Additional ingredients include an apple and an orange, a mix of frozen fruits, two large scoops of organic soy protein (chocolate flavored, adding flavoring overall), and whatever raw or frozen vegetables we have on hand. Then I addd water near the top of the blender and turn it on. I drink the blend slowly after my evening meal, topping off my food intake for the day.

Why are leafy greens good for you?

A field of romaine lettuce in Yuma County. Yuma grows 90% of the winter leafy greens in the U.S.A field of romaine lettuce in Yuma County. Yuma grows 90% of the winter leafy greens in the U.S.
A field of romaine lettuce in Yuma County. Yuma grows 90% of the winter leafy greens in the U.S.

Why are leafy greens good for you? They contribute to a healthy brain, something critically important to me at age 77. For example, studies show a diet loaded with leafy greens boosts memory substantially. They also contribute to healthy skin, two big issues as you get up in years. Another aging-related issue is the potential that leafy greens help delay the deterioration of telomeres, protective “caps” of DNA that progressively shorten with age. Once the cap is gone, the cell dies.

An interesting angle associated with leafy greens is bone health. Leafy greens are not as high in calcium as milk, but they may be much more accessible to the bones, and thus more effective for bone health.

There are many more health benefits, but I’ll mention one more, a big one. Inflammation is believed to be a major factor contributing to the major chronic diseases that plague us, including heart disease and Type 2 diabetes. Leafy greens are believed to dampen inflammation.

Why you should add raw walnuts to your diet

Walnuts at Central Park on October 12, 2023Walnuts at Central Park on October 12, 2023
Walnuts at Central Park on October 12, 2023

Here are two big endorsements for raw walnuts. First, the American Heart Association says walnuts are a “heart-healthy” food. Second, walnuts are a traditional staple in Chinese medicine used to promote gut function and digestion, helping to detox the kidneys and promote the health of the blood. Recent research adds credence to the ancient Chinese practice of touting walnuts for many aspects of health.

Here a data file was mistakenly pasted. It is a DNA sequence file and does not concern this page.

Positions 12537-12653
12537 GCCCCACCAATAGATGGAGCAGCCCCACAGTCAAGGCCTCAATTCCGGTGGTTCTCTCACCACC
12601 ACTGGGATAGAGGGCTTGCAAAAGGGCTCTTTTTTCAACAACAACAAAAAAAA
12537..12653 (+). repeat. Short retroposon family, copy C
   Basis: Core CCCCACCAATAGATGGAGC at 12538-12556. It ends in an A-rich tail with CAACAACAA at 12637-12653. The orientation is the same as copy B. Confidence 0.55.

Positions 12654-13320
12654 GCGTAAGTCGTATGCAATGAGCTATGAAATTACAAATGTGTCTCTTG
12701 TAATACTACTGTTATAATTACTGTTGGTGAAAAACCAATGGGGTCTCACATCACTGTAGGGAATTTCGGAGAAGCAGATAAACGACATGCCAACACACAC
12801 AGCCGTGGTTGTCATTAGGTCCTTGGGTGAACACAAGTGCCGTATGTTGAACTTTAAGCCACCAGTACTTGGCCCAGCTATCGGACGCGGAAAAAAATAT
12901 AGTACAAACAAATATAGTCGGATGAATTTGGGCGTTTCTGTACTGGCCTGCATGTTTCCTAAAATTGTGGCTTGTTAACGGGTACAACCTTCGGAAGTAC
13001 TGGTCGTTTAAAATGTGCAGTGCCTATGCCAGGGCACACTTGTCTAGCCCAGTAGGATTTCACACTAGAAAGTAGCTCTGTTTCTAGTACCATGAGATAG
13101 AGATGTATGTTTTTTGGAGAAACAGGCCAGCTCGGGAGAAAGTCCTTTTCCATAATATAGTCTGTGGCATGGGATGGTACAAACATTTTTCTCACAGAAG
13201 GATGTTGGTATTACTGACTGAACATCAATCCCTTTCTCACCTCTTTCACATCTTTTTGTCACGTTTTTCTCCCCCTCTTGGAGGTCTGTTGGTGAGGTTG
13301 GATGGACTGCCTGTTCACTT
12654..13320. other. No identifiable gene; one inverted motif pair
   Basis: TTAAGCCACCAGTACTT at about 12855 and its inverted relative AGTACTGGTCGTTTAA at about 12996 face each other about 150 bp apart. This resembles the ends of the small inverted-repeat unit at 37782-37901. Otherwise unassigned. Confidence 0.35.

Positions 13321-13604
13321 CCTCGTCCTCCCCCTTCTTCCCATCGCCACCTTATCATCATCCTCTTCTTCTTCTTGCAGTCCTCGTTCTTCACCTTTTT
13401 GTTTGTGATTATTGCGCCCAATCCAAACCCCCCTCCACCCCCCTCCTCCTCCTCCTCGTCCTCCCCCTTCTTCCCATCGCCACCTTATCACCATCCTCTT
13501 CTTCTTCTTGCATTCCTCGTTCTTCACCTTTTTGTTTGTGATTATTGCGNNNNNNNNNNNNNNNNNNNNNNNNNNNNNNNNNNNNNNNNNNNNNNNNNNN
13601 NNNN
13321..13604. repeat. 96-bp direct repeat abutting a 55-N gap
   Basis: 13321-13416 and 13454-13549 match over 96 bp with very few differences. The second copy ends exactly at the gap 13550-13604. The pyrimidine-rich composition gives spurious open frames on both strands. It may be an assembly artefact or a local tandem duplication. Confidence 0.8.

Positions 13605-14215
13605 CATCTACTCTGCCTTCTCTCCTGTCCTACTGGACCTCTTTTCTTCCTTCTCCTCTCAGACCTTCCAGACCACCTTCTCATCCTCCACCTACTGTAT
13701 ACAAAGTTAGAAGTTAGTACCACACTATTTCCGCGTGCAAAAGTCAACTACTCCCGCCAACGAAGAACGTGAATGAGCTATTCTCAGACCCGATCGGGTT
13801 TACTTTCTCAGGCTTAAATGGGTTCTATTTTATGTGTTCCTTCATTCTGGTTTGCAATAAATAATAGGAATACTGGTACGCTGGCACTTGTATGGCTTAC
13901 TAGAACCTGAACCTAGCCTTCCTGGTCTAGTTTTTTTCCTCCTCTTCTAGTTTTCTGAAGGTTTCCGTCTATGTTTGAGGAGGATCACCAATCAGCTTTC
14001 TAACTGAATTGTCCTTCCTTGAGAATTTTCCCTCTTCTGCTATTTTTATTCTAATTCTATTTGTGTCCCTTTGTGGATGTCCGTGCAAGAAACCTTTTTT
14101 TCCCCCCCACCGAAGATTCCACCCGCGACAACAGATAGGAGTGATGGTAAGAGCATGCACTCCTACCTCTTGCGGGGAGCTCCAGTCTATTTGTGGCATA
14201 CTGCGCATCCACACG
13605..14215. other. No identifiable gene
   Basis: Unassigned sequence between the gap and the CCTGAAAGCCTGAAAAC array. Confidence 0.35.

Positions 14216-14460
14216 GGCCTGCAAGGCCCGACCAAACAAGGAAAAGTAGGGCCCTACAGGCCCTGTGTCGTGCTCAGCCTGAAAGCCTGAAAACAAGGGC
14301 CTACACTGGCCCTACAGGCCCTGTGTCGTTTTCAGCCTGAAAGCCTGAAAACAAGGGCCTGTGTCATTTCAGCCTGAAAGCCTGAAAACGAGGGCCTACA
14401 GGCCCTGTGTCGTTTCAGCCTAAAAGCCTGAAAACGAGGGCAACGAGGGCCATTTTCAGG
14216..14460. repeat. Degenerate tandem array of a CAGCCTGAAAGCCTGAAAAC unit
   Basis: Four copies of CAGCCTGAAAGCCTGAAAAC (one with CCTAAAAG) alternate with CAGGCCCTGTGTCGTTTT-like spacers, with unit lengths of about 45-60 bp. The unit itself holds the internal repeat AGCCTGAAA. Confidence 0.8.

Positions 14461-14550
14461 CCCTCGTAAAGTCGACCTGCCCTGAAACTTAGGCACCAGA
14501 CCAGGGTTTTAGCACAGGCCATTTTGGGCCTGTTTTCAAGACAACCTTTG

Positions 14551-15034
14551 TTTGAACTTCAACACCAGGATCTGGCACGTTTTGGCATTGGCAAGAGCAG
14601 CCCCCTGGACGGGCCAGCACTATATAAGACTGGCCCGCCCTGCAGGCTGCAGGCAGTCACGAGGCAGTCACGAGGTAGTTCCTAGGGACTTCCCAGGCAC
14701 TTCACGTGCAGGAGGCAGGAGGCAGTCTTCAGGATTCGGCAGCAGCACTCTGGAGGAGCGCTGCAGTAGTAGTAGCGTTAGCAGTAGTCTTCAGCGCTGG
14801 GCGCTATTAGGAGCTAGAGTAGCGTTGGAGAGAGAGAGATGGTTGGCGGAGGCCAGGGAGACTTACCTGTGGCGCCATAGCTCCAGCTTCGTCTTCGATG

Let me add a word of caution. Walnuts are high in calories, which means it’s best not to simply “add” walnuts to your diet because it could lead to weight gain. Instead, delete some items you “can and should” do without (you know what they are) and substitute walnuts instead.

Walnuts are high in antioxidants which battle free radicals that destroy cells. With aging, new cell production slows, and the faster you lose cells the further you are behind when it comes to replacement. Some research supports walnuts to reduce LDL (bad cholesterol that contributes to clogging arteries). In addition, walnuts are rich in omega-3 fatty acids which, like leafy greens, combat inflammation, further reducing heart disease risk.

Raw walnutsRaw walnuts
Raw walnuts

The list of good qualities associated with walnuts goes on and on. I’ll mention one more. Research on animals suggests that walnuts may block some hormone receptors in the body, helping to reduce the risk of hormone-related cancers, such as breast and prostate cancer. More research is needed on humans, but this is an exciting possibility.

Reach Bryant Stamford, a professor of kinesiology and integrative physiology at Hanover College, at [email protected].

This article originally appeared on Louisville Courier Journal: Simple ways to improve your diet: eat leafy greens, walnuts

This post was originally published on 3rd party site mentioned in the title of this site